Product design lecturer Dr Lyndon Buck and PhD student Paul Russell are supporting the design element of the project.
Follow project updates on twitter at @paniwater_eu
The PANIWATER consortium kick-off meeting in New Delhi India, February 2019.
For nearly two decades Prof Neil Brownsword has highlighted endangered forms of industrial craft specific to the ceramics industry of his home town – Stoke-on-Trent. His residency at the V&A in 2017-18 was driven forward by the museum’s collection of 18th and early 19th century North Staffordshire ceramics and pattern books that convey and document production methods. The residency, supported by the Korean Cultural Centre UK, was in collaboration with Juree Kim to explore interactions with site, place and indigenous ceramic practice. It culminated in production of “Pattern Book”, a new performance installation in collaboration with Paul Holdway in April 2018.
The artistic and technological advances that evolved out of this region’s early industrialisation, were greatly influenced by the borrowing and assimilation of styles from East Asia. Prof Brownsword revisited examples of Staffordshire Chinoiserie, with a particular fascination for the ‘slippage’ that occurs via this mode of cultural appropriation, due to variants of skill or unavailability/substitution of specific materials.
To better understand and directly work with some of these early reproductions, Prof Brownsword collected his own examples akin to those held in the collections of the V&A via online auction websites. Decorative surfaces unique to ceramics production have been digitally extracted from their form, via scanning technologies that embrace the ‘glitch’ as a means to transform instead of duplicate. The deconstruction and reimagining of this archive has informed the creation of Prof Brownsword’s own pattern book. Elements will be replicated via traditional industrial craft systems through a series of live events.
Master copper plate engraver Paul Holdway who worked for over 40 years at the former Spode factory, has been specially commissioned to engrave one of Prof Brownsword’s adaptations of a Staffordshire Chinoiserie prototype. At the live events, the intimate space where actions that constitute the engraving are performed will be amplified, providing a rare opportunity to observe an industrial craft no longer practiced. Through this process the immediacy of the digital is returned to the slow paced tactile and material interactions of handwork. Alongside this traditional mode of image re-production for ceramic manufacture, various iterations of Prof Brownsword’s pattern book, together with a taxonomy of his original eBay collection will be on display.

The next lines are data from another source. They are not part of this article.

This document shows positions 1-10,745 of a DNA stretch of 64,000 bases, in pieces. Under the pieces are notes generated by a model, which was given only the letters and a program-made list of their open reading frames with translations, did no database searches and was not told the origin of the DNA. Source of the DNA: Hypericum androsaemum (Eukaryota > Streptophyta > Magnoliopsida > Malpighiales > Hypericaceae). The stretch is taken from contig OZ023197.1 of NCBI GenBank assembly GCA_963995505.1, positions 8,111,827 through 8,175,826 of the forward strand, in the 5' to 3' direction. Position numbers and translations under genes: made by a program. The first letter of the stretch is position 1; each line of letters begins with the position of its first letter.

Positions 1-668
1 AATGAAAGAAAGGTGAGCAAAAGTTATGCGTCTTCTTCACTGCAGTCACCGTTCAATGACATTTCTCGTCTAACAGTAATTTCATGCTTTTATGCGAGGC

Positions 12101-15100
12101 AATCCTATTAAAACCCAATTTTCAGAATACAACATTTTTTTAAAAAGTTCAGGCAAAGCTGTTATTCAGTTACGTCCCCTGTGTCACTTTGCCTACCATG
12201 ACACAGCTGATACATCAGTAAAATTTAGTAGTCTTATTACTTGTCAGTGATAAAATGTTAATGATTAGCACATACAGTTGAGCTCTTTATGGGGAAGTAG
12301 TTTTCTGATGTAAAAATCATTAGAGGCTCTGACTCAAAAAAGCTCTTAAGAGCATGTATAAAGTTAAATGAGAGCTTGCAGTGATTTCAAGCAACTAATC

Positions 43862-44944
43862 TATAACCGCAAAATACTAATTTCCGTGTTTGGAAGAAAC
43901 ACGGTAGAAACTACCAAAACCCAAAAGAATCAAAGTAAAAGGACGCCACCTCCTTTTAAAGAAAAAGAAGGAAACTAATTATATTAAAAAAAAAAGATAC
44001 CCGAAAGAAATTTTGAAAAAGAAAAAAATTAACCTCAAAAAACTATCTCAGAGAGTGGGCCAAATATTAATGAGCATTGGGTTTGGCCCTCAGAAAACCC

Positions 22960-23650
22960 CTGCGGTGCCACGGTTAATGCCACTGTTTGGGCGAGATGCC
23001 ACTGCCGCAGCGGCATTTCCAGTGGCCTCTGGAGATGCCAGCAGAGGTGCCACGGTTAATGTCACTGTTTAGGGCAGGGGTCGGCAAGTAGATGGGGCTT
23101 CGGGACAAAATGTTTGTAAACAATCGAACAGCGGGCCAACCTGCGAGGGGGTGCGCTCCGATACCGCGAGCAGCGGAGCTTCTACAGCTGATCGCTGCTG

Deemed outmoded or economically unviable, much of the traditional know-how retained by a senior generation of industrial artisans in North Staffordshire remains in danger of being lost. South Korea’s safeguarding of intangible heritage associated with its own ceramic history, has ensured that associated skills are maintained for future generations. Prof Brownsword’s practice continues to explore aspects of North Staffordshire’s intangible heritage that remain worthy of comparable status and preservation.
Topographies of the Obsolete is an artistic research project funded by the Norwegian Artistic Research Programme initiated by Professors Neil Brownsword and Anne Helen Mydland at Bergen Academy of Art and Design (KHiB), in collaboration with partners in Denmark, Germany, Switzerland, France and the UK. The project explores the landscape and associated histories of post-industry, with an initial emphasis on Stoke-on-Trent, a world-renowned ceramics capital that bears evidence of fluctuations in global fortunes. Further details can be found on the Topographies of the Obsolete project website.